Neohapsis is currently accepting applications for employment. For more information, please visit our website www.neohapsis.com or email email@example.com
From: Philip Guenther (guenthergmail.com)
Date: Thu Aug 05 2010 - 13:33:23 CDT
On Thu, Aug 5, 2010 at 5:49 AM, Matthew Szudzik <mszudzikandrew.cmu.edu>
> But it's even worse, because unicode also violates the principle
> (established by Alan Turing in 1936) that any two characters should be
> humanly distinguishable "at a glance".
> This has led to the invention of
> punycode for translating unicode strings into humanly distinguishable
> ASCII strings. But then why did we switch from ASCII to unicode in the
> first place?
Umm, punycode wasn't developed because of problems with
distinguishability. Indeed, it does nothing to solve those, so I'm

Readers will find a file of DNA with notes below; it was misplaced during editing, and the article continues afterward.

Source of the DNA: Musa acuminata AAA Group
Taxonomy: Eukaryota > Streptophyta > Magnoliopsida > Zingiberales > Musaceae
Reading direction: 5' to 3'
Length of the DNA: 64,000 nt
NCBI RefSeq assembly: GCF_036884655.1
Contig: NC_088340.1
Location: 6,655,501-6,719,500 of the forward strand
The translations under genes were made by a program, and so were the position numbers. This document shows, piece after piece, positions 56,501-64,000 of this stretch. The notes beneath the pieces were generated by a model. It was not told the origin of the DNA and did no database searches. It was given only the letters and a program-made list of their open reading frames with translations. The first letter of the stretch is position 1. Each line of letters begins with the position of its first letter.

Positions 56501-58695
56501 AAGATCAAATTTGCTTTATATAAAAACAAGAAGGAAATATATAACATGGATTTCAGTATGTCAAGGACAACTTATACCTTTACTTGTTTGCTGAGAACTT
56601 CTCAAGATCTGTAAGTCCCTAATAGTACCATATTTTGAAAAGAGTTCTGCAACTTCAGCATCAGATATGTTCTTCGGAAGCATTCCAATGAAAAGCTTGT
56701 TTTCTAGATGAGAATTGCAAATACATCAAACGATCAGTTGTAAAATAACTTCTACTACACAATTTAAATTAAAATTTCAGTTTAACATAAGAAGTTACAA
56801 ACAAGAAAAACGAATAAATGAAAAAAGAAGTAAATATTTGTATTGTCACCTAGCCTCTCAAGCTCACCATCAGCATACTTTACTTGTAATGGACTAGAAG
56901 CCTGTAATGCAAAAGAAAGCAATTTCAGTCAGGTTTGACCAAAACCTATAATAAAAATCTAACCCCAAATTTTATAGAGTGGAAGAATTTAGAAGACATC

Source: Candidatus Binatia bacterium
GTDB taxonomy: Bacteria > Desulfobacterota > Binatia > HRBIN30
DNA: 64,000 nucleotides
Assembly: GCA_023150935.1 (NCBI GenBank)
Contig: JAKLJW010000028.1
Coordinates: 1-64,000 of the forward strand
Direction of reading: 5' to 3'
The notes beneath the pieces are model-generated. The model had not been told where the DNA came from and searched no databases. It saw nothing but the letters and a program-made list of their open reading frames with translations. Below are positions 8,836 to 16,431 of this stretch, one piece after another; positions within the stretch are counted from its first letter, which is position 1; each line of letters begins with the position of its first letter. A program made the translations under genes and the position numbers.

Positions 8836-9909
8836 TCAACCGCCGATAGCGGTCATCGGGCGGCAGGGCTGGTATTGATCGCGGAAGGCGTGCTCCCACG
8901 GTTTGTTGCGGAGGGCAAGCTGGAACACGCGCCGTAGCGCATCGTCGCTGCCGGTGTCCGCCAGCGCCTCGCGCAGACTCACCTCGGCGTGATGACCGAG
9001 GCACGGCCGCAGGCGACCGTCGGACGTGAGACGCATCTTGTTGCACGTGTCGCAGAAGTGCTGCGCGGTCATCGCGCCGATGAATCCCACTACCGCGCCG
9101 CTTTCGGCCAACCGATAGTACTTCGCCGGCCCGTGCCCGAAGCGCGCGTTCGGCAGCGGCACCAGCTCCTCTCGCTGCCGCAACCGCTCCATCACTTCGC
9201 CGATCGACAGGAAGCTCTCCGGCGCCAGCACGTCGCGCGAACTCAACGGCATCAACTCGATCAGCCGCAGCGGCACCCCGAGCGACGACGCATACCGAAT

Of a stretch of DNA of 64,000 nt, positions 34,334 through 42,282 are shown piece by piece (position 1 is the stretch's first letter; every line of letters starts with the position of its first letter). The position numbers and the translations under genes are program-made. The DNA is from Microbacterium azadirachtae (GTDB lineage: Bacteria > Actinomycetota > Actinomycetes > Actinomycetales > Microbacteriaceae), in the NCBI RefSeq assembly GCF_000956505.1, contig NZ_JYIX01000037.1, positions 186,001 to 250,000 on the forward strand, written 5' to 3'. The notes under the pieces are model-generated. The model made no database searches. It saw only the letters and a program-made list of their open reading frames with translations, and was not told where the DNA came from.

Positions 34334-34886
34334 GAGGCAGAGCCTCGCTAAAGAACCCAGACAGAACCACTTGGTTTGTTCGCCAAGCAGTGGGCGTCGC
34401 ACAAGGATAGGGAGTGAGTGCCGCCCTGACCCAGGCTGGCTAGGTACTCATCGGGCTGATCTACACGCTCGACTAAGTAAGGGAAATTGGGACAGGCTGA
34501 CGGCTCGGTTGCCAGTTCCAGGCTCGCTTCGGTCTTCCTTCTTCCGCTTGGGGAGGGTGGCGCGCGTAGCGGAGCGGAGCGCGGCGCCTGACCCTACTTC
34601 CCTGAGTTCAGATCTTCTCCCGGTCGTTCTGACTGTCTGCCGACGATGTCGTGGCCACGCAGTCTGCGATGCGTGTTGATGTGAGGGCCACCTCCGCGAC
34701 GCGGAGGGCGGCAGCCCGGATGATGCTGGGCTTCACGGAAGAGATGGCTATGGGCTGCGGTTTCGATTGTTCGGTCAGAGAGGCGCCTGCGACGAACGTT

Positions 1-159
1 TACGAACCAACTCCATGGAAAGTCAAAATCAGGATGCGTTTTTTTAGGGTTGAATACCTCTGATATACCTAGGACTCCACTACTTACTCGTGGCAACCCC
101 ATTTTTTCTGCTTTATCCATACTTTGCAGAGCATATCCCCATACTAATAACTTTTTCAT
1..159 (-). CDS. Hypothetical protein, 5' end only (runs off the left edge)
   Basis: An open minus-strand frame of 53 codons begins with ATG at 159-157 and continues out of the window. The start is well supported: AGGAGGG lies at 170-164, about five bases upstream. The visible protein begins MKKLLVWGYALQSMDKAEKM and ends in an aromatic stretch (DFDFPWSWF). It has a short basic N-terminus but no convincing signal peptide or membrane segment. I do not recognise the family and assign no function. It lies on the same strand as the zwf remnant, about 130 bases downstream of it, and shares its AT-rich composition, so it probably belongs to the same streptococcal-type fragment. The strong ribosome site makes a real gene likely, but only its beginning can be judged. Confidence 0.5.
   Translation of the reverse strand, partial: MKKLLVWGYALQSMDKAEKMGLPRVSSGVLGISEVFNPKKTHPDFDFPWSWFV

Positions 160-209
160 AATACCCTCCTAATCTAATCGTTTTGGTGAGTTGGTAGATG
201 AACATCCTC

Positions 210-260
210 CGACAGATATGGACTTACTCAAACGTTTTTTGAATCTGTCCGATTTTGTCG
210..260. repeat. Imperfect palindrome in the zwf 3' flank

not sure why you would suggest that. punycode exists to encode
unicode across a transport that is, in effect, in base36, with various
requirements on interpretation.
> It's my opinion that unicode shouldn't have a place in the Unix
> terminal. You might want your GUI to display unicode characters, but
> when I'm working from a terminal, I want to see the data as closely as
> possible to the way that the computer "sees" the data.
So you want to see '41' instead of the letter 'A'? That's "how the
computer sees the data"...
> For example, I don't want nvi to display unicode characters, I want to see
> individual 8-bit byte that composes the character. I don't want unicode
> on the command line.
Those that are wedded to plain ASCII can continue to have that
experience by using LC_ALL=C. Oops, never mind, OpenBSD hasn't
actually implemented "plain ASCII only" for years.